Some of the approved drugs are synthetic versions of the natural hormones, such as trenbolone acetate and zeranol. Just like the natural hormone implants, before FDA approved these drugs, FDA required information and/or toxicological testing in laboratory animals to determine safe levels in the animal products that we eat (edible tissues). Furthermore, FDA required that the manufacturers demonstrate that the amount of hormone left in each edible tissue after treatment is below the appropriate safe level. As described above, a safe level is a level which would be expected to have no harmful effect in humans.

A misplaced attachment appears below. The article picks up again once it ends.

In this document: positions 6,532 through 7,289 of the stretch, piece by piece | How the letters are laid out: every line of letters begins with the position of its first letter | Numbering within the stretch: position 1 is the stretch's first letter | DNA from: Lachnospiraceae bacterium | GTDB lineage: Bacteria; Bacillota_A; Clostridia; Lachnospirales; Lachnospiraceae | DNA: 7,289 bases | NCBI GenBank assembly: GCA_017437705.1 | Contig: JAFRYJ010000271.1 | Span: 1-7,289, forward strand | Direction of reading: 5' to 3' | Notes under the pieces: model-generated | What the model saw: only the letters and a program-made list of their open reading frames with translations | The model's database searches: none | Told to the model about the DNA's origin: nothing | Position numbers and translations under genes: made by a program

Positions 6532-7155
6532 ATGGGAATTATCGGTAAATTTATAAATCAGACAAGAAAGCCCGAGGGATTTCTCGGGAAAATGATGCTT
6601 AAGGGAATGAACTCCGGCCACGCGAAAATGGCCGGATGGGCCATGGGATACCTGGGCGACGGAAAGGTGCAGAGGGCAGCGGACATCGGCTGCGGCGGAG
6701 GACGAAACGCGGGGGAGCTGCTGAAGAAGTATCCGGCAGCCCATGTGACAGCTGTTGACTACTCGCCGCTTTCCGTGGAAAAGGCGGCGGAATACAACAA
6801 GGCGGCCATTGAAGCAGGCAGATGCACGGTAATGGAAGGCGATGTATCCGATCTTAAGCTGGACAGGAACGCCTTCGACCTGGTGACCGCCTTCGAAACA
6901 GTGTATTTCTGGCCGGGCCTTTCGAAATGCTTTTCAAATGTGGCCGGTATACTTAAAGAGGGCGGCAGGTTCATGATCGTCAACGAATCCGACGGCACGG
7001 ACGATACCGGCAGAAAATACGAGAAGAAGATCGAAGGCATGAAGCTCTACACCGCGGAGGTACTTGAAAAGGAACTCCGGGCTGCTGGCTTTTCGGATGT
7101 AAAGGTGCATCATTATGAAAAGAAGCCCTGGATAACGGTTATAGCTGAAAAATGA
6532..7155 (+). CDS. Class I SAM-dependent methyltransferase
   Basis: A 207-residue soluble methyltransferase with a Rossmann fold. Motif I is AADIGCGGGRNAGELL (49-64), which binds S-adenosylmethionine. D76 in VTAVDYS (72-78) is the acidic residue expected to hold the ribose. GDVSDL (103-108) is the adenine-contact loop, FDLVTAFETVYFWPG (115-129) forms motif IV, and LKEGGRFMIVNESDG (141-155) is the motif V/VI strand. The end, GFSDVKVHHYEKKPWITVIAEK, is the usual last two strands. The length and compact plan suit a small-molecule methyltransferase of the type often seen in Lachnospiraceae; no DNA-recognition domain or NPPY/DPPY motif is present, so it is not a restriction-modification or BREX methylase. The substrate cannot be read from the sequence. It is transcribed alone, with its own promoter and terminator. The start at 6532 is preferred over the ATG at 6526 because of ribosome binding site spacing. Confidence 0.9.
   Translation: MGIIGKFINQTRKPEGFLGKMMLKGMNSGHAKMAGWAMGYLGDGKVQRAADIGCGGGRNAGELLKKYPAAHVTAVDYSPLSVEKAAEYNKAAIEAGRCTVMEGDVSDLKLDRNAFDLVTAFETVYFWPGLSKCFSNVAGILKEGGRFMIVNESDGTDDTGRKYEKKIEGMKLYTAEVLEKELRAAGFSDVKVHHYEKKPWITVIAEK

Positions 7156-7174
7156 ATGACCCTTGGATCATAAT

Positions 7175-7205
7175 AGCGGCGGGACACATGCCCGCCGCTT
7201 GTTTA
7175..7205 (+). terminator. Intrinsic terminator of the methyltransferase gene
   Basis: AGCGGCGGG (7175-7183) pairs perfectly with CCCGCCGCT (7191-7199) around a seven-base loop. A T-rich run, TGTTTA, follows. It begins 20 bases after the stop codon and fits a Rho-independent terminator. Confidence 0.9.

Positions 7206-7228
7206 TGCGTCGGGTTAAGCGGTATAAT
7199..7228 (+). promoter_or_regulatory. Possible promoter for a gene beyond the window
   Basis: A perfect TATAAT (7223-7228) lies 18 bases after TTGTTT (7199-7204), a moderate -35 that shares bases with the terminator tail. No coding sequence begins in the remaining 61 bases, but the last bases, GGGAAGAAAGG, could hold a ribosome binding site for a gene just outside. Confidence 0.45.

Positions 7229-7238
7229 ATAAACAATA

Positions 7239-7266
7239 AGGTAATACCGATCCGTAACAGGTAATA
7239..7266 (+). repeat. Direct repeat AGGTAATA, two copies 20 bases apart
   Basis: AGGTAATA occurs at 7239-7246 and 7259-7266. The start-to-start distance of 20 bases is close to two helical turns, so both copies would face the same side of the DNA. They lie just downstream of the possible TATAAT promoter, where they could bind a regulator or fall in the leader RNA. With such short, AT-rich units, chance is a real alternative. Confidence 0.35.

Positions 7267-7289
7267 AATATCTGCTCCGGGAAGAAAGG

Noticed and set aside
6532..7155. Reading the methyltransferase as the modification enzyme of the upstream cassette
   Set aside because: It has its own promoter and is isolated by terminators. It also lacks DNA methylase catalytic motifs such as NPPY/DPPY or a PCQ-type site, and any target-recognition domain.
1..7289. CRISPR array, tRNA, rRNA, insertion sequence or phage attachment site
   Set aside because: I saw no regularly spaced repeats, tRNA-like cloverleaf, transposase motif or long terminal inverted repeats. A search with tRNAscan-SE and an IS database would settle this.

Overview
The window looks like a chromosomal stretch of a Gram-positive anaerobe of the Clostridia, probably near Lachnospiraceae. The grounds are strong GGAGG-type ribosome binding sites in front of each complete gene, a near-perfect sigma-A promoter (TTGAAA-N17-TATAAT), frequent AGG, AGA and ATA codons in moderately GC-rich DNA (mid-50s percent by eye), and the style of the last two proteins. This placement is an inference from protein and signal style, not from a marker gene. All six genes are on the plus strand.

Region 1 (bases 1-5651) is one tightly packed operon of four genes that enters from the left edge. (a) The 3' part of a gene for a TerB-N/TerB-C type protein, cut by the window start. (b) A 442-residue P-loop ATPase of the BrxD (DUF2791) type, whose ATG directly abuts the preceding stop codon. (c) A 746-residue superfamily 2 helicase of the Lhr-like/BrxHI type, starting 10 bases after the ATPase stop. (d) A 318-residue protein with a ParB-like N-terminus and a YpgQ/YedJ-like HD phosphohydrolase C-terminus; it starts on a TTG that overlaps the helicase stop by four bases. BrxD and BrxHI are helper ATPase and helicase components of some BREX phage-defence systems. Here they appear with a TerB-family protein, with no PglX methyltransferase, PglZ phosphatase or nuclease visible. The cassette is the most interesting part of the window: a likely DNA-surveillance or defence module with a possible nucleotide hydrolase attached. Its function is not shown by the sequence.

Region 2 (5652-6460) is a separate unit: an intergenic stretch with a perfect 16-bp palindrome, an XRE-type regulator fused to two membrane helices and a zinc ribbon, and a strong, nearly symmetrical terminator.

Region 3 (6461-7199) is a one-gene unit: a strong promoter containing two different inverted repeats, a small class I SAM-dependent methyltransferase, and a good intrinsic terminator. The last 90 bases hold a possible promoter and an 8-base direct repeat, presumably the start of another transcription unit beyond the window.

The EC made the scientific claim that the hormones used in treating cattle remain in the tissue, specifically the hormone, 17-beta estradiol .  However, despite this evidence the EC declared there was no clear link to health risks in humans for the other five provisionally banned hormones. The EC has also found high amounts of hormones in areas where there are dense cattle lots. This increase in hormones in the water has affected waterways and nearby wild fish.  Contamination of North American waterways by hormones would not, however, have any direct impact on European consumers or their health.